We are often asked if we recommend monthly or period reporting to our clients. Both approaches have merits and shortcomings, and we want to simplify the decision as much as possible. Below we have focused on the major and important drivers.
The simple answer to this question is that if your business’ revenue varies greatly by the day of the week, and/or if your business’ profitability is heavily dependent on inventory turnover, we usually recommend establishing your financial records using period accounting.
Why is this? Primarily, if you have a business that is highly dependent on weekend or weekday sales, period accounting will allow you to compare periods that have the same number of weekends or weekdays. When using monthly accounting there will be a different number of high sales days based on how the calendar month falls which in turn can impact the meaning of same store sales numbers from month to month.
This same reasoning holds true for inventory. If inventory is consistently counted on the same day every week and the reporting period includes the same number of weekend days and weekdays, then food and other costs are not distorted. Period to period comparisons become more discerning and relevant to assess performance and make meaningful management decisions. Additionally, inventory orders are more predictable since you are able to anticipate volume on the number of busy days which are consistent each period. This will ultimately improve inventory control.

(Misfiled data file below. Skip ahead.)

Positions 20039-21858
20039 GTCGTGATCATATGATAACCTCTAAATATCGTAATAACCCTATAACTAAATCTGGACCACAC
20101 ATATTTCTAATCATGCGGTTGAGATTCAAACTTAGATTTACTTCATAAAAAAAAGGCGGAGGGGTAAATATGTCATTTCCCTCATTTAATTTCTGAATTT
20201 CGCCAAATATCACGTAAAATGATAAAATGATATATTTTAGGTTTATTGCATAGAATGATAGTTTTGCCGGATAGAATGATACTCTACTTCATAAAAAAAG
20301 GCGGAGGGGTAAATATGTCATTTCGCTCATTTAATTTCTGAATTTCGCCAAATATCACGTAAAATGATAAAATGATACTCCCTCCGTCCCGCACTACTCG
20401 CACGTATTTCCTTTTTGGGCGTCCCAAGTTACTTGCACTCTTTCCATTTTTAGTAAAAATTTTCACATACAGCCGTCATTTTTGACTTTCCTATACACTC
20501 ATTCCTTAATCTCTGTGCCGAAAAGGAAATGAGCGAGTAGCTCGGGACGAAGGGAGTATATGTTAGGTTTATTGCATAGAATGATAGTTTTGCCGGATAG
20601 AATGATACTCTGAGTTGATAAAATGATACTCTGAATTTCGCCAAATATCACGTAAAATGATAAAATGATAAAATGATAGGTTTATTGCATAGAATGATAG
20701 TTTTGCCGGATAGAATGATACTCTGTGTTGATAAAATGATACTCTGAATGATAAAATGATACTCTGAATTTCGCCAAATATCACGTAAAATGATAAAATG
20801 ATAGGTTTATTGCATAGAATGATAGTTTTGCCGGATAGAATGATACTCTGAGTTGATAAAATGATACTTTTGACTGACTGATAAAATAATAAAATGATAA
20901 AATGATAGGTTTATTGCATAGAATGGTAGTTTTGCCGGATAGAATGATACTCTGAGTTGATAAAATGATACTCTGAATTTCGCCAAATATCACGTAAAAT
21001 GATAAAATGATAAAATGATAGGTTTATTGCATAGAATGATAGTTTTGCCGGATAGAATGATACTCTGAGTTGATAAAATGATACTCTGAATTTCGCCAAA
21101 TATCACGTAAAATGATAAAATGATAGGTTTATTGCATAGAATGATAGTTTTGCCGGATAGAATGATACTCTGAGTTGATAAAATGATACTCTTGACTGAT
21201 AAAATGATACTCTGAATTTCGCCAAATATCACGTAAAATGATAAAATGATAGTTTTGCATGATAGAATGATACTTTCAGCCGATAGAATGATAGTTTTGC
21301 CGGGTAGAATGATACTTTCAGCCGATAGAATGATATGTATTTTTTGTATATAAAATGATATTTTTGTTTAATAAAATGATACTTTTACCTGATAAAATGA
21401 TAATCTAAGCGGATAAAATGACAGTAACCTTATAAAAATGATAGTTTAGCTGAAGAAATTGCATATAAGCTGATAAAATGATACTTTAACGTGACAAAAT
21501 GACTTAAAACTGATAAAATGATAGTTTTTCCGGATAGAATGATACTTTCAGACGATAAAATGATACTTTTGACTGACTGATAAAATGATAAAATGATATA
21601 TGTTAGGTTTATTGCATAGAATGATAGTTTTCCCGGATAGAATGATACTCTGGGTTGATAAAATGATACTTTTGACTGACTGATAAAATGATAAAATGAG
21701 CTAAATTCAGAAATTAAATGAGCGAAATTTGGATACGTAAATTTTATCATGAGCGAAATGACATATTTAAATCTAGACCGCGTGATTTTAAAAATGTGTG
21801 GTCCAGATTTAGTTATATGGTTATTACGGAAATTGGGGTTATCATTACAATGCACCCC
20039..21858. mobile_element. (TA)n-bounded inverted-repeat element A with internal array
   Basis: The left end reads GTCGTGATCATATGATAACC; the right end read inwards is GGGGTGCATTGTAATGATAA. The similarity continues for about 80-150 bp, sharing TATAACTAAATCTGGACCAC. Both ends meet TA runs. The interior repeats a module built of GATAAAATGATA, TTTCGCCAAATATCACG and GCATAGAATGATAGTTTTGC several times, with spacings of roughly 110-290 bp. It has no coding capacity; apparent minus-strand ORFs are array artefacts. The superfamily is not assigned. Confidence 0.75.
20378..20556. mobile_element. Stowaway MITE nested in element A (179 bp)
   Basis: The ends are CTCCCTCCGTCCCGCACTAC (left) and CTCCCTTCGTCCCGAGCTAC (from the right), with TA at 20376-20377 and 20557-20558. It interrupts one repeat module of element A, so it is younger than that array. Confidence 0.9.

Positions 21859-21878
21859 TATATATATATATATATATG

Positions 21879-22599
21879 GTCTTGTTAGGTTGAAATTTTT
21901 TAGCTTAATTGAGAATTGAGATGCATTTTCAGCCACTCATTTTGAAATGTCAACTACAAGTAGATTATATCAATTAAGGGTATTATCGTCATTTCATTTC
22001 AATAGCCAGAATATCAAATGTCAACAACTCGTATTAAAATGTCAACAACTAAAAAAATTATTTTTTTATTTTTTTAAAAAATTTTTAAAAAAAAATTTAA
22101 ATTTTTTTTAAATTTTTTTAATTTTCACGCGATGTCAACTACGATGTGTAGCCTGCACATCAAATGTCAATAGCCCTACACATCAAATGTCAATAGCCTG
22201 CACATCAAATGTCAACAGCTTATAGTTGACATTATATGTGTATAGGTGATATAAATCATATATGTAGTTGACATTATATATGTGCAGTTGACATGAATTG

Before jumping in with two feet, it is important to understand the drawbacks of period reporting. First, you need to be selective regarding the accounting software you choose as not all accounting software programs can accurately manage period versus monthly reporting. It is also important to note that bank statements, merchant statements, and sales tax filings all follow a calendar month schedule therefore requiring partial period accruals for these items. Overall, the level of complexity in your accounting procedures will increase by moving to period accounting, but the accuracy of period comparability provides more insight.
Although there are some complexities and nuances with setting up period accounting, the benefits far outweigh the costs in these types of businesses when analyzing your business’ financial performance and associated future direction.
|Easy to understand||X|
|Better comparability of budgets and sales||X|
|Easier planning for inventories||X|
|Easier to compare labor costs||X|
|Ease of matching monthly rents, sales tax liability, bank statements, and utilities||X|
By Diana Mead, Managing Member